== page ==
In a video posted to Twitter by a reporter with local TV news station KARE, Daunte Wright’s mother, Katie Wright, said she was on the phone with her son during the police stop. After sounds of a scuffle and a voice ordering Daunte to put the phone down, she says the call disconnected. When she called back, she says, his girlfriend answered and said Daunte had been shot.

Wright told Minnesota Public Radio that her son had been taking his new car to get washed before he was pulled over.

By the time BCA investigators arrived on the scene following the crash, a crowd of roughly 100 people had gathered, according to officials.

Over the course of the afternoon and evening, the crowds grew and shifted to the Brooklyn Center Police Department, where the protests lasted well into the night. Shortly before midnight, police declared an unlawful assembly and dispersed the crowd with tear gas and flash-bang grenades, according to Minnesota Public Radio; by the end of the protest, two people were arrested.

Local media and law enforcement officials also reported damage and looting in the nearby Shingle Creek Crossing shopping center.

At least 20 businesses were targeted, officials said, including Walmart, Foot Locker and Icon Beauty Supply. There was also scattered looting in other parts of Minneapolis.

“I am closely monitoring the situation in Brooklyn Center. Gwen and I are praying for Daunte Wright’s family as our state mourns another life of a Black man taken by law enforcement,” wrote Minnesota governor Tim Walz in a tweet.

Authorities said Monday the events in Brooklyn Center would increase the need for law enforcement across the Minneapolis area, where agencies were already on high alert due to the ongoing Chauvin trial. Closing arguments are expected next week.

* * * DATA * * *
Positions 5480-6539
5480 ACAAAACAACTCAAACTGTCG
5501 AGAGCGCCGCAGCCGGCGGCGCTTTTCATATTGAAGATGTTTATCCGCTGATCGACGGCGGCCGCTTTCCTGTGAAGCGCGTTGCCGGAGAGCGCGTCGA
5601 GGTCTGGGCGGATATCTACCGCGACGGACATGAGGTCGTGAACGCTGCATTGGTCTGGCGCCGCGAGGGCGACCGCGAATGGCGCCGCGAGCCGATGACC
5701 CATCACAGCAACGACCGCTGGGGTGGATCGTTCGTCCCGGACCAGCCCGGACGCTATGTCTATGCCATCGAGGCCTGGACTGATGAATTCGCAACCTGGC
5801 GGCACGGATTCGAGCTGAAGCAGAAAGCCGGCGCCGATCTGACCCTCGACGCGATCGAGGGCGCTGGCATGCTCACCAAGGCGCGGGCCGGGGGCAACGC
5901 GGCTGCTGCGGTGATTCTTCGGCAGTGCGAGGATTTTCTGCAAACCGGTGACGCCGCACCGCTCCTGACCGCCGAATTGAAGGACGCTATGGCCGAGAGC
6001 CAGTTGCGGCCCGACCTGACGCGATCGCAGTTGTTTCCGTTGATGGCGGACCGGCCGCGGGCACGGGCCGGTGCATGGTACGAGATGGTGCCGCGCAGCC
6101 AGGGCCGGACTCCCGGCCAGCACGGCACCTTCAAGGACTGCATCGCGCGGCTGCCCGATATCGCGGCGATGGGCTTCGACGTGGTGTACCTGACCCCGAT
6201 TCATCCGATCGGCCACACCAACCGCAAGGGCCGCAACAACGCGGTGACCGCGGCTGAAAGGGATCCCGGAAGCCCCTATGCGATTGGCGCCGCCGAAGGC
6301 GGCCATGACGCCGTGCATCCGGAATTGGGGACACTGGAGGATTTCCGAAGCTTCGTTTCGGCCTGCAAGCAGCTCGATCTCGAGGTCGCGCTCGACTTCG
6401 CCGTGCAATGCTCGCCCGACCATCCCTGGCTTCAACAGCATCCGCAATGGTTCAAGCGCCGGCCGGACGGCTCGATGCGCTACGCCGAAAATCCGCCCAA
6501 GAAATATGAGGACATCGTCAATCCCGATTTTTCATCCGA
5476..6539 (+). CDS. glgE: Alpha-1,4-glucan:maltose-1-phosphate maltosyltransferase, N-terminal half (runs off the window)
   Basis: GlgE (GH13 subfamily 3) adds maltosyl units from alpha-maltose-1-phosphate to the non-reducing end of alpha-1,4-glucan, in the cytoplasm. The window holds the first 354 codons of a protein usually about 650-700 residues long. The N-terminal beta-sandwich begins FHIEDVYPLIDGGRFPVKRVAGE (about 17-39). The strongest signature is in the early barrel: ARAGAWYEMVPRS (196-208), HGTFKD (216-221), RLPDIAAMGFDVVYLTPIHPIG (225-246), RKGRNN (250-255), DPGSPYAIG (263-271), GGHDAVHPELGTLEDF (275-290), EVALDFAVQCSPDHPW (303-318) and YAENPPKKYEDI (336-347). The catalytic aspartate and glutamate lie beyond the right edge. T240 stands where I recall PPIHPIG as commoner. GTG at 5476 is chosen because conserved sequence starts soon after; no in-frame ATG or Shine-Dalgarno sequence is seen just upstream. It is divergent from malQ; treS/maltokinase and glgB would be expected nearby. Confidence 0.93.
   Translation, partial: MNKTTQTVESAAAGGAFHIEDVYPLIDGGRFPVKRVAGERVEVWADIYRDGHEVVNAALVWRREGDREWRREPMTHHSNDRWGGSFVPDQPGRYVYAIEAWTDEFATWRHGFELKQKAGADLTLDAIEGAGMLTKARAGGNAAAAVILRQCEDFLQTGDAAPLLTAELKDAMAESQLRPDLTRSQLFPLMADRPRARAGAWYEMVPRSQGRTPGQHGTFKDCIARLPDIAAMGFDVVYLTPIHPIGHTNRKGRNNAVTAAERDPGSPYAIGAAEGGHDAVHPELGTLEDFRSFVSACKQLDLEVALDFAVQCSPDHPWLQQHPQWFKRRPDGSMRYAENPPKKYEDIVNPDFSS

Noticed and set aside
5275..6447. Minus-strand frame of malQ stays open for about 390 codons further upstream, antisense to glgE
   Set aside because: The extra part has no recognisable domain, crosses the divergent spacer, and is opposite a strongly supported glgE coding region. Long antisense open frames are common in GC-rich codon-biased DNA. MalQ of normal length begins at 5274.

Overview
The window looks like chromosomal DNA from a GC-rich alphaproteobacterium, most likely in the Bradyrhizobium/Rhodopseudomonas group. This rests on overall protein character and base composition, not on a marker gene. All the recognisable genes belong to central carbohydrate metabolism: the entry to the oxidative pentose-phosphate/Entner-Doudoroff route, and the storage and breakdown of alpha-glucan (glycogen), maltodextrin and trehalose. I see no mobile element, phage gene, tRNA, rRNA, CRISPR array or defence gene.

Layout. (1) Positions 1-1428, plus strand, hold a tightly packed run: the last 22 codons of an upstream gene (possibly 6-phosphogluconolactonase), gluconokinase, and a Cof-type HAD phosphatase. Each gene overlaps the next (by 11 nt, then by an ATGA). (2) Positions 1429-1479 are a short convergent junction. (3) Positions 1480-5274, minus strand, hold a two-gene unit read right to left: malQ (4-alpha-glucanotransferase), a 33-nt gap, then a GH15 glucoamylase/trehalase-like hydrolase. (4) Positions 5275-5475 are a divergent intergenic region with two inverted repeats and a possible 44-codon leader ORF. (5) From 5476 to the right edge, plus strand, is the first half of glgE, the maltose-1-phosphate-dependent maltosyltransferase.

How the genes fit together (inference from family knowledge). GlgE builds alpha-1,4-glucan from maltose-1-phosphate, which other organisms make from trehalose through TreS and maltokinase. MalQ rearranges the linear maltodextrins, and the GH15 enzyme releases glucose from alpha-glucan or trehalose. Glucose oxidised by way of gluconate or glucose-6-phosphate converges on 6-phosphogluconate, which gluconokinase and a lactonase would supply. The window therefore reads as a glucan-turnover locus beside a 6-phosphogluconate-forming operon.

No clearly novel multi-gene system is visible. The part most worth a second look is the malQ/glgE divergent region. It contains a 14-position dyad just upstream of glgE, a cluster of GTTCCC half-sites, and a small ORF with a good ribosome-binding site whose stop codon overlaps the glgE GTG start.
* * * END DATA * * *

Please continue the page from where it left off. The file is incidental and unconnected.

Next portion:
The Minnesota National Guard announced Monday they would deploy even more members than the 500 currently stationed across the Twin Cities.

“You will see a robust assortment of National Guard, state and local police departments working together over the next two or three days as we once again prepare for the trial, and also are prepared for any further civil unrest that may come from the Brooklyn Center officer-involved shooting,” said Minnesota Department of Public Safety Commissioner John Harrington at a press conference early Monday morning.

On Monday, officers and Guardsmen remained deployed outside the Brooklyn Center Police Department and at the Shingle Creek Crossing shopping center, where business owners and employees turned out Monday morning to see the damage and begin cleaning up.

In the trial of Derek Chauvin, the judge denied a motion Monday from the defense to immediately sequester the jury due to Sunday’s protests and looting.

Defense attorney Eric Nelson noted that one juror lives in Brooklyn Center and others have “connections” to the area, and he argued that Sunday’s unrest following a police shooting there could make them less willing to acquit Chauvin.

“The emotional response that that case creates sets the stage for a jury to say, ‘I’m not going to vote not guilty because I’m concerned about the outcome,'” Nelson said.

In denying the motion, Hennepin County judge Peter Cahill replied, “That’s a separate issue, and [the jury] should treat it as such. It would be a different story if it was civil unrest following a different verdict.”

Adrian Florido and Minnesota Public Radio contributed reporting.

Source: U.S. News and National Top Stories : NPR